Although he fell just short in his quest to make an interviewee cry, Davin Perry’s “extraordinary” 65-minute documentary on EWU’s national football championship triumph goes public this week on DVD and Blu-ray disk
To purchase the “Road to the Championship” DVD/Blu-ray Disk, go to: http://www.goeags.com/store/ewas-Road-to-Championship.html
To purchase a copy of the NCAA Division I Championship Game between EWU and Delaware, go to: http://www.ncaaondemand.com/clips/30638411_xxx
Only tears and no crying? What kind of documentary is that?
Well, an extraordinary one based on responses from pre-screenings.
Davin Perry, the Electronic Media Coordinator for the Eastern Washington University Athletic Department, has created a 65-minute documentary called “Road to the Championship” chronicling the 2010 EWU football season that ended with the Eagles winning the NCAA Division I Championship.
The DVD and Blu-ray disk copies of the video will be shipped early next week to fans who pre-ordered copies, and they will also be available this Monday (March 14) from 10 a.m. to 3 p.m. at the Pence Union Building on the EWU campus in Cheney, Wash. Orders are still be taken via the web at www.goeags.com, and they will also be sold at the EWU Coaches Golf Tournament on April 29 and the Killin Dinner/Dance/Auction the following day. Cost is $40 for the DVD and $60 for the Blu-ray version.
“It’s finally time to ship them out and wash my hands of this enormous project I’m happy to have completed,” said Perry, a 2002 graduate of nearby Medical Lake (Wash.) High School and 2007 grad of EWU. He estimates he spent 150 hours just editing the project once the season was completed.
Self-taught in video production, but with lots of inspiration along the way, Perry produced, directed and edited the video himself. It includes interviews with players, coaches and members of the media, with interviews conducted by himself and EWU’s radio play-by-play announcer, Larry Weir.
Perry admitted his goal was to evoke emotion from the interviewees, and there’s plenty of that on the video, along with some funny moments from radio color commentator Paul Sorensen. And Perry laughs when discussing how he failed in his quest to make one of them cry on camera -- but there were some welled-up tears from long-time assistant coach Chris Hansen.
The story begins with the inaugural year of the new red turf surface at the ‘Inferno’ at Roos Field, continues with the colossal defeat of perennial league champion Montana, chronicles EWU’s three spectacular home playoff wins and then climaxes with EWU winning the title in Frisco, Texas.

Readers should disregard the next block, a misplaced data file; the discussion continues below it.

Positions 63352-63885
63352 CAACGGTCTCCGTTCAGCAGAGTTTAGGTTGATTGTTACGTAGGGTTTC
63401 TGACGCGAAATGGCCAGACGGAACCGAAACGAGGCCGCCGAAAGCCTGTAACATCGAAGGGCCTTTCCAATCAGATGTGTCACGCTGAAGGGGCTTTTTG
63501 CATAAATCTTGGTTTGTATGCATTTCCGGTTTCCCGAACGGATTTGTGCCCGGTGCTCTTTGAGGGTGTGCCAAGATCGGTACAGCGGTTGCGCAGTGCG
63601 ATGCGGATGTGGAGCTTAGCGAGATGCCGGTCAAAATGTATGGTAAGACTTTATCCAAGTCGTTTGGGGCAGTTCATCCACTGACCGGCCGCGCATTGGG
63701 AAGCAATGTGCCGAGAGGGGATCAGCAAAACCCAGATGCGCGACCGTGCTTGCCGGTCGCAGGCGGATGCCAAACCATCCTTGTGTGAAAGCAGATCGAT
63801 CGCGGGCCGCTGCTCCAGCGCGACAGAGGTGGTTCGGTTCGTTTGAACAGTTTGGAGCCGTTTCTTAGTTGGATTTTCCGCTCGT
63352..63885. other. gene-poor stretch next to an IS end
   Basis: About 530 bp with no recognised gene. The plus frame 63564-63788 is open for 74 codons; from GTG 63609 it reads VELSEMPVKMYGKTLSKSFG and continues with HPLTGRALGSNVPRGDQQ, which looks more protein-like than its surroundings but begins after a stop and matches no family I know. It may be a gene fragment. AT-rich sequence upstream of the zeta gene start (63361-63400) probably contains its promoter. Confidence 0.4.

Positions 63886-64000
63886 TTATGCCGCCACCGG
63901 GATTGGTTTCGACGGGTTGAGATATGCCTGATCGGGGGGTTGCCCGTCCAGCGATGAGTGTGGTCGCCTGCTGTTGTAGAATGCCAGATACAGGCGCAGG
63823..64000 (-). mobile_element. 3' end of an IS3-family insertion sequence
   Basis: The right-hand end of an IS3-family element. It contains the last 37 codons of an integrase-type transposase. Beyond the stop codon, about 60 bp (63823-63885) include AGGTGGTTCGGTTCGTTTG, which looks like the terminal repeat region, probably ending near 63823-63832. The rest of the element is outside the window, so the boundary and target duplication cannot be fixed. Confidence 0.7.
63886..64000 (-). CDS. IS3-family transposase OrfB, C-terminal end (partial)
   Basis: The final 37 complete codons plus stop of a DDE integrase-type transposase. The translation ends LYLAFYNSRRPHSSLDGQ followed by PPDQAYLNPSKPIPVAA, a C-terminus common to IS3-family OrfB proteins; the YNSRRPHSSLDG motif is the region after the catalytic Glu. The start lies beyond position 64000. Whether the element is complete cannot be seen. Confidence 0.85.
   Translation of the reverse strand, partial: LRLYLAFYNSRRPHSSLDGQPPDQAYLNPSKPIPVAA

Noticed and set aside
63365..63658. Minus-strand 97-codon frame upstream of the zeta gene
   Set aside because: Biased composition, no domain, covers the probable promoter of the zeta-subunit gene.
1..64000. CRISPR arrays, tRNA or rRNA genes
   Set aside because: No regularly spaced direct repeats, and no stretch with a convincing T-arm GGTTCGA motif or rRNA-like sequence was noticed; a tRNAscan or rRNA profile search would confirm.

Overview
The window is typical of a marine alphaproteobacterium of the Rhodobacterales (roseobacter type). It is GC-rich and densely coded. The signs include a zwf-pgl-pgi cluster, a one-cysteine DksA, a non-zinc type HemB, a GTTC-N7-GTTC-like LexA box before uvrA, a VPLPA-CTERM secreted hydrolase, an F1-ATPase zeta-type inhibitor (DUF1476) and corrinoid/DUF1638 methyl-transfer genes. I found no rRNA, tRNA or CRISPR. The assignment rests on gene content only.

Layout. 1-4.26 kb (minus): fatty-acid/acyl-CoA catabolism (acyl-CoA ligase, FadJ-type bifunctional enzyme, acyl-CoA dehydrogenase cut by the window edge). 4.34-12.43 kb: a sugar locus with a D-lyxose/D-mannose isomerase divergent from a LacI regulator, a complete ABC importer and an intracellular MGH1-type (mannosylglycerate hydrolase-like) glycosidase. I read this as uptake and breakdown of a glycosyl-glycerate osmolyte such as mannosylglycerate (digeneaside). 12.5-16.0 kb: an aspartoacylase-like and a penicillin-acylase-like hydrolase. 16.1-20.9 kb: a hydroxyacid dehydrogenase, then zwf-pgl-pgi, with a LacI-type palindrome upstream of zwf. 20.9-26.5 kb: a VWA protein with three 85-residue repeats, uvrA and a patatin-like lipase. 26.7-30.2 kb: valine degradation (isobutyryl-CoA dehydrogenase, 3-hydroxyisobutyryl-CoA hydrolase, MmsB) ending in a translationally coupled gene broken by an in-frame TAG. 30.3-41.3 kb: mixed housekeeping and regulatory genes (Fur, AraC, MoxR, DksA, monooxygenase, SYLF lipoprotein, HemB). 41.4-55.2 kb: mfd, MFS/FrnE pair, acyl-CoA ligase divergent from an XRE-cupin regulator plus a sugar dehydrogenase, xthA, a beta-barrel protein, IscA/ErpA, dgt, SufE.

Besides the documentary, the video includes a 15-minute season highlight video, red turf trailer, a red turf promo by ESPN personality and former Eastern student Colin Cowherd and a national championship promo.
“Speechless,” was what one staff member said after watching a pre-screening recently. “The work that went into that is incredible. Davin is unbelievable.”
“Extraordinary,” is what another said following a pre-screening in which the new red turf turned, of all colors, green, because of a faulty projection system.
But, rest assured, there is no green field at Roos Field on the video. There is, however, a tear or two.
Q: An 82-minute video is a huge undertaking. When did you come up with the idea to do the documentary and to do it at this level?
A: “Once we got into the playoffs, I knew the highlight video would be more extravagant and little better. Once we started our playoff run, the documentary came to mind, and then we kept on winning. The national championship just put the cherry on top and it became a complete project. Once we won, we knew we had to make it the best we could.”
Q: You are a very creative person, so was it a dream come true to win the national title and have a team like this to work with?
A: “I’ve been waiting for a few years to do this, and to have a season worthy of a project like this was definitely a dream come true. It was a lot of hours and late nights. But as (EWU associate athletic director) Marc Hughes calls me, I’m a ‘junkie’ for this video stuff so it was quite satisfying to get it finished.”
Q: You watch the 30-for-30 documentary series on ESPN. Did you watch those productions and then decide that’s the scope you wanted with this project?
A: “I got a lot of motivation from the 30-for-30 series, other sports documentaries and documentaries in general -- I enjoy seeing the scope of those. To really evoke emotion is my goal. I try to piece it together in a way to dramatize the ebbs and flows of the games and to let players, coaches and fans re-live those memories.”
Q: Down the road, will you be producing a 40-for-40 documentary for ESPN, or a 50-for-50?
A: (laughing) “Yeah, yeah -- in a few years if they do it again and they want to hire me one, I’ll be ready for any subject. They can give me a call.”
Q: You say you try to evoke emotion. The rumor out there is when you had all your guests in for interviews, the goal was to get somebody to cry.